BOFIT Discussion Papers (1999- )


BOFIT Discussion Papers is a series devoted to academic studies by BOFIT economists and guest researchers. The focus is on works relevant for economic policy and economic developments in transition / emerging economies. >> More information.

Recent Submissions

  • Kauko, Karlo (2019)
    BOFIT Discussion Papers 25/2019
    Benford’s law states that the leading significant digits in real-world data sets, provided the data span several orders of magnitude, are not normally uniformly distributed. Deviations from this law may indicate human intervention, even fraud. The data on Chinese banks’ non-performing loans has sometimes deviated from Benford’s law. Up to 2012, the frequency of ones as leading significant digits was lower than predicted by Benford’s law. Surprisingly, the number of ones well exceeded the expected level for large and government-owned banks during 2015–2018.
  • Barseghyan, Gayane (2019)
    BOFIT Discussion Papers 24/2019
    Taking the multilateral sanctions program launched against Russia in 2014 as a case study, this paper investigates the economic effects of sanctions and counter-sanctions on a target economy. A synthetic control method for comparative case studies is employed to construct counterfactuals. The estimation results demonstrate that in Russia following sanctions and counter-sanctions real GDP per capita, FDI net in flows and income inequality fell, while the ban on agricultural and food imports introduced by Russia boosted the domestic agricultural sector, resulting in higher agricultural productivity and farm worker incomes. Various placebo studies confirm the significance of obtained estimates. Results are robust to random donor samples.
  • Funke, Michael; Li, Xiang; Tsang, Andrew (2019)
    BOFIT Discussion Papers 23/2019
    This paper studies monetary policy transmission in China’s peer-to-peer lending market. Using spectral measures of causality, we explore the impacts of Chinese monetary policy shocks on China’s P2P market interest rates and lending amounts. The estimation results indicate significant spectral Granger causality from monetary policy surprises to P2P lending rates for borrowers, but not the reverse. Unlike the lending channel for traditional banks, monetary policy shocks do not Granger-cause the credit amount in the P2P lending market.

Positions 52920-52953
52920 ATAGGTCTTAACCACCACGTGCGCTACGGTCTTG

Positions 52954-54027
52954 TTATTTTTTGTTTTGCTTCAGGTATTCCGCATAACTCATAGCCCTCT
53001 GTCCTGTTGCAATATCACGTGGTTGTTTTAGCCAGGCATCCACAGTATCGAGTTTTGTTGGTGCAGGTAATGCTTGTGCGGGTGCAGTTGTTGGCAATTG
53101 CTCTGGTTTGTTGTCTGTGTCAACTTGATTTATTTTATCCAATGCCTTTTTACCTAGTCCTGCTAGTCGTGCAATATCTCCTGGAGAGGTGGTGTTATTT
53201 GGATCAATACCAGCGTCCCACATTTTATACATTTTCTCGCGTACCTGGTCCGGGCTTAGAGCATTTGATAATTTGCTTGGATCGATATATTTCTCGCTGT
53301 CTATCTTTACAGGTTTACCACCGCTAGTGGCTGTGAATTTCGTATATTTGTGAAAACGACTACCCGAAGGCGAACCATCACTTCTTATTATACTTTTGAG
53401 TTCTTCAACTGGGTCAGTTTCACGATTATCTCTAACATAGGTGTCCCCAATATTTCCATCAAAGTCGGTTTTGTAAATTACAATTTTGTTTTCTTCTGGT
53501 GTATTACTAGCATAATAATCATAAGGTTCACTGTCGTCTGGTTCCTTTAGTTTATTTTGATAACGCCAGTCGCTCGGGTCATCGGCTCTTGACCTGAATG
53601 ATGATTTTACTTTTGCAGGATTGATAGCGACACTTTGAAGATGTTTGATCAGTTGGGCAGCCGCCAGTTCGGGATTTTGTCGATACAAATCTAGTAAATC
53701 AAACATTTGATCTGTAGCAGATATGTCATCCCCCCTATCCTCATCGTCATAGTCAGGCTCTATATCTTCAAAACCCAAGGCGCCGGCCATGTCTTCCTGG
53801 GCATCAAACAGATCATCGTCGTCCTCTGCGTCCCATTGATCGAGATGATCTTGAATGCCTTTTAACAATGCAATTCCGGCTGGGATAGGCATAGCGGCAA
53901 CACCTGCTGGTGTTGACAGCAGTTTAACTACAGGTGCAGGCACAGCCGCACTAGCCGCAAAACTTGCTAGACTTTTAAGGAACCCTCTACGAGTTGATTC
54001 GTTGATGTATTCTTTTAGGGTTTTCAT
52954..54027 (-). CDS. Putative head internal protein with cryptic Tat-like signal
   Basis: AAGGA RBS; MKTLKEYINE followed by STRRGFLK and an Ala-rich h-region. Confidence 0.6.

• Caglayan, Mustafa; Talavera, Oleksandr; Zhang, Wei (2019)
    BOFIT Discussion Papers 22/2019
    We explore individual lender behaviour on, a leading Chinese peer-to-peer (P2P) crowdlending platform. Using a sample of roughly 5 million investor-loan-hour observations and applying a high-dimension fixed effect estimator, we establish evidence of herding behaviour: the investors in our sample tend to prefer assets that had attracted strong interest in previous periods. The herding behaviour relates to both the experience of the investor and the length of time of each investment session. The results show that herding happens mostly in the first or final hour of long sessions. Herding behaviour is further confirmed by estimates at the listing-hour data.
  • Fungáčová, Zuzana; Kerola, Eeva; Weill, Laurent (2019)
    BOFIT Discussion Papers 21/2019
    This paper investigates how past experience with banking crises influences an individual’s trust in banks. We combine data on banking crises for the period 1970–2014 with individual data on trust in banks for 52 countries. We find that experiencing a banking crisis diminishes a person’s trust in banks, and that high exposure to banking crises is negatively related to trust in banks. An individual’s age at the time of the crisis is important, and significant for individuals between 41 and 60 years of age at the time of the banking crisis. Both severe and mild crises diminish trust in banks, but a severe banking crisis hits also young people’s trust, while less severe banking crises mainly degrade trust of more mature people. The detrimental effect for trust in banks seems to be connected specifically to systemic banking crises. Other types of financial crises incur a less significant effect. Overall, our results indicate that banking crises generate previously unrecognized costs for the economy in the form of a lasting reduction of trust in banks.